While the city’s stance on switching to bottled water has since shifted, the rush on bottled water had already taken its toll, as seen in numerous photos (like the one above) showing empty supermarket shelves in the region over the weekend. Footage of this weekend’s water bottle frenzy has also been making the rounds, as seen below.
In their initial statement on the spill, issued Saturday, the Philadelphia Water Department said it was “monitoring a spill of a latex product” that had been confirmed to have taken place in the Bristol Township area on Friday. In subsequent updates, the extent of the spill was discussed, as was a bottled water suggestion that was later walked back.
Michael Carrol—who serves as deputy managing director for Philly’s Office of Transportation, Infrastructure and Sustainability—said on Sunday that “early indications” did not point to contamination. However, Carrol also noted that officials could not be “100 percent sure” at the time that traces of chemicals could be in the region’s tap water.
“Therefore, we are notifying the public in the customer service area that they may wish not to drink or cook with tap water,” Carrol said, noting that residents “can consider switching to bottled water” as a way of further minimizing any possible risk of exposure.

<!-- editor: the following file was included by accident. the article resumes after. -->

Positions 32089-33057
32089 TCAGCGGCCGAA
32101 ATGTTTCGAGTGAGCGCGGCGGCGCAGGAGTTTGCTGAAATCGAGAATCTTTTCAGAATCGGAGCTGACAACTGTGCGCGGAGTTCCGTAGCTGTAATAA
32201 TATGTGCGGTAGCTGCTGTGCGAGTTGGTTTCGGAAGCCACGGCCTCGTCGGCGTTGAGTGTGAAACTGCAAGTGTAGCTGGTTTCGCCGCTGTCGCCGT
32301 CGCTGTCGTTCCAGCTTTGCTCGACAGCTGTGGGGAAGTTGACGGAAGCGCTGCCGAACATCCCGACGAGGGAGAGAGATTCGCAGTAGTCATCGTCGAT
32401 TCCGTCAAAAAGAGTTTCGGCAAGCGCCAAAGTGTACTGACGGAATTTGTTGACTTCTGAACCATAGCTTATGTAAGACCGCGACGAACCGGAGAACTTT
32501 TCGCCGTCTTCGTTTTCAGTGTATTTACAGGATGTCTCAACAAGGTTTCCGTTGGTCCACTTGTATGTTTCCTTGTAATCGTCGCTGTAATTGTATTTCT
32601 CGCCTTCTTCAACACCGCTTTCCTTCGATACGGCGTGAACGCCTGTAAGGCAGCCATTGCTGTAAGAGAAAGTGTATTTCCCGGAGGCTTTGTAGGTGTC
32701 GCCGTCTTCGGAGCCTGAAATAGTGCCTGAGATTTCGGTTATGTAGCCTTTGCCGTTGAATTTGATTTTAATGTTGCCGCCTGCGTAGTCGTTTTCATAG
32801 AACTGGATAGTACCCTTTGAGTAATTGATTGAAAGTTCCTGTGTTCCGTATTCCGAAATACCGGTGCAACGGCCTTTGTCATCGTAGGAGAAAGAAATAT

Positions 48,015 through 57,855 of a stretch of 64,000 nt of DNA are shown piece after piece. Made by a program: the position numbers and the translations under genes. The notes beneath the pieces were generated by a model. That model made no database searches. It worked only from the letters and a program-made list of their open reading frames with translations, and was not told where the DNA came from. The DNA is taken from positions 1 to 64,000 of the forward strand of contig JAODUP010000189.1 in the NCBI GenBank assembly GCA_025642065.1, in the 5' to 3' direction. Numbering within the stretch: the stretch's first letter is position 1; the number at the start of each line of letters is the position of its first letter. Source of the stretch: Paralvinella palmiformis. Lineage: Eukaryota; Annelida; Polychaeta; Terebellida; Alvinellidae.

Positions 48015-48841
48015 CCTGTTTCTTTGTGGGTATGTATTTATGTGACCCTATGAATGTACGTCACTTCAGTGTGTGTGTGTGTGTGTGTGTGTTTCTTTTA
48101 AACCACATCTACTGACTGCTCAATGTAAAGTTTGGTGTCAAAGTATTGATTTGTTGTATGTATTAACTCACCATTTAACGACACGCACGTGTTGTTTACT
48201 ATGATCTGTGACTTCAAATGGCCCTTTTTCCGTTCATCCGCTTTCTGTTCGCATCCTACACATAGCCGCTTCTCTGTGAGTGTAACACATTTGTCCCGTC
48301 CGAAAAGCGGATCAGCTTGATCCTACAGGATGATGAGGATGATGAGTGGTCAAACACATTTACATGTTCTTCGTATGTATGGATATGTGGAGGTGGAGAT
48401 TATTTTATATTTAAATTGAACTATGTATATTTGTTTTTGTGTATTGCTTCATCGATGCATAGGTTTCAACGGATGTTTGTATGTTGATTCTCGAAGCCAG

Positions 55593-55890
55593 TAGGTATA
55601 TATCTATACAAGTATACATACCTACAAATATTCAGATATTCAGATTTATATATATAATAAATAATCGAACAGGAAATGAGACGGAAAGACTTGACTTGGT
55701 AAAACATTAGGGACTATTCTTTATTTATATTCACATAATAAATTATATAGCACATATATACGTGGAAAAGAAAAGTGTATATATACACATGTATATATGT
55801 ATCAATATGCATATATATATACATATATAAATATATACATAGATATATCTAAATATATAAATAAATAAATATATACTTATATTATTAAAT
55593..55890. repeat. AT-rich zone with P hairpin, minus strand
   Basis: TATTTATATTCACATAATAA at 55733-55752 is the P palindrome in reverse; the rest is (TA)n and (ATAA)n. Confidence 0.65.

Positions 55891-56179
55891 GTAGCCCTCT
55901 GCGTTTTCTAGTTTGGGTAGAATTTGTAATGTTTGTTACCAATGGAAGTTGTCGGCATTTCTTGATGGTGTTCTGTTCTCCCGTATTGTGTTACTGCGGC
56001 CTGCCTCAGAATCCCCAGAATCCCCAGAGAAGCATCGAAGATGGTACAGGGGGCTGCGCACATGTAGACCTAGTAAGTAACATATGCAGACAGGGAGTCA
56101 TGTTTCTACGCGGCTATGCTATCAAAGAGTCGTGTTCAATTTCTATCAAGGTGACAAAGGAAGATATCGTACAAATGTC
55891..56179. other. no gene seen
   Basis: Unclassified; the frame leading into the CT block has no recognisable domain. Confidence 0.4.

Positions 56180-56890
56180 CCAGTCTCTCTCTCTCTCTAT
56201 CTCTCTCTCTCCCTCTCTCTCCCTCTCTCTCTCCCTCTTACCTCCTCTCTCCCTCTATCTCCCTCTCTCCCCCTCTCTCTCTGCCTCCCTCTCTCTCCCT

Hours after that statement, however, city water officials cited “updated hydraulic modeling” and current sampling data when stating that local tap water from the Baxter Drinking Water Treatment Plant would be safe for residents “at least through 11:59 pm.” on Monday. Additionally, the city said there was “no need to buy water at this time.” As for the initial water bottle suggestions, officials said that message had been issued “out of an abundance of caution.”
Philadelphia Mayor Jim Kenney echoed the latest updates in a statement of his own, also shared on Sunday.
“We know residents are concerned, and we continue to respond to this situation as updated information comes in,” Kenney said in a tweet. “I want to assure everyone: no contaminants have been found in our tap water system.”
As for how much of the latex product was spilled into the river, that number—per a report from the Associated Press—has been estimated to fall within the range of 8,100 and 12,000 gallons.